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PCB Edge Clearance

Thu, 05/13/2010 - 1:21pm
Screaming Circuits

In my continuing saga of answering the question "what are the real limits?", I'll spend a little time giving my thoughts on edge clearance. That makes the question for the day: "how close can I put parts to the edge of a PCB?" It's a good question but, regardless of what IPC says, surprisingly difficult to nail down.

The problem is that there are a number of valid answers all governed by the phrase "it depends." I'm not going to leave it at that though. I could. But I won't. Not today anyway. It really does depend on a number of factors, but I think it can be nailed down a little tighter than that. You've got to start by considering a few things:

  1. First, our old friend IPC-7351A does specify a keep-out area on the part footprint. Keep stuff out of that area. This includes the board edge. Don't have any part of the component's keep-out area hanging over the edge of the PCB.
  2. Second, look at your PCB mounting arrangement. Make sure the keep-out area does not interfere with any mounting screws, and that includes any washers you may be needing. If your PCB mounts with slots or rails, make sure the keep-out area doesn't interfere with any of the rails or slots or case edges.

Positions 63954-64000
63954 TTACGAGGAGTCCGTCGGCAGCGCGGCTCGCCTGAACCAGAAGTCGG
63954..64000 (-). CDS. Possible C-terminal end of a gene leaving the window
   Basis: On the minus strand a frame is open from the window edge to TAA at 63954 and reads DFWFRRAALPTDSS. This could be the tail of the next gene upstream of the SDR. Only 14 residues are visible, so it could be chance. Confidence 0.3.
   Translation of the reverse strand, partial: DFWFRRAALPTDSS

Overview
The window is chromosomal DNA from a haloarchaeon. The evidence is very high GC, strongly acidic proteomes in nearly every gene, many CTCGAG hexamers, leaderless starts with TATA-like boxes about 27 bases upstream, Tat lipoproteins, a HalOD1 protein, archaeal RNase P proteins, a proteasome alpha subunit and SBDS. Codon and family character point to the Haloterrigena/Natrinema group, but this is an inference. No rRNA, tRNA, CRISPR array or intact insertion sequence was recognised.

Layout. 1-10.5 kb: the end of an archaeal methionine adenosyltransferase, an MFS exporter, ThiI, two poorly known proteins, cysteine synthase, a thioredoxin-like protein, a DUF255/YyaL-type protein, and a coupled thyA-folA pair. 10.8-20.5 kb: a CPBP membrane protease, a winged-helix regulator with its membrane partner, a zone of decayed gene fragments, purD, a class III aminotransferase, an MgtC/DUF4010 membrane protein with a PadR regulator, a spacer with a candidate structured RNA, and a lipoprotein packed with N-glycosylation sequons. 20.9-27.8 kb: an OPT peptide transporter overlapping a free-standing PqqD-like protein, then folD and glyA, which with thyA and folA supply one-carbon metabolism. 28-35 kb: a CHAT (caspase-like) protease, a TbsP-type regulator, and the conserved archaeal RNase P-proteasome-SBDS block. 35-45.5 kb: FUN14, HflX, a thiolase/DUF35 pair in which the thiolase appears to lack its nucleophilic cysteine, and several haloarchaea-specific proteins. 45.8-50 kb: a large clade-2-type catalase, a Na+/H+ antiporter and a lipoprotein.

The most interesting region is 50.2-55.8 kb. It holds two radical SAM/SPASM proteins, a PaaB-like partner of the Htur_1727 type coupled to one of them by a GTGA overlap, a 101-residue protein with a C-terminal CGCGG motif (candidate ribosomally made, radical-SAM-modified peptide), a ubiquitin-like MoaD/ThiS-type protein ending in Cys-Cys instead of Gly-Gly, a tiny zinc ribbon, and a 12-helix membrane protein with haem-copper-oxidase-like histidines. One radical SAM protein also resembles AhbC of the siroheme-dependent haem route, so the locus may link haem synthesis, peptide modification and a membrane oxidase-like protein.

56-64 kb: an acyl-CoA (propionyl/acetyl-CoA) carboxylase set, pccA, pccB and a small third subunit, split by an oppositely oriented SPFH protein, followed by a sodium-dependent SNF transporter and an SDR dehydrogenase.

3. Check with your manufacturer about their specific line limits. Many manufacturers have specific edge clearance limits based on their assembly line.

Now, take your application and consider those three items. Whichever gives you the biggest number is the Eagle_corner edge clearance you need to follow. Based on your mounting scheme, you may have different clearance requirements on different parts of the board. Still, make sure that for each section of the board, you use the biggest number from above.

Now, in the world of prototypes, things are a little different. At Screaming Circuits, we sometimes build up boards with parts right up to, and in some cases, over the pc board edge. You just have to ask yourself two questions for your prototype:

  1. Is there enough copper to give a good electrical and mechanical connection to the PCB?
  2. Am I likely to knock the part off the board with my handling?

If the answer the #1 is yes and #2 is no, then go for it. Of course, in the prototype world, you can always accept the risk yourself and go for it whatever the answers are. That's up to you.

Duane Benson

No worries. The green patches will burn off in the reflow oven.

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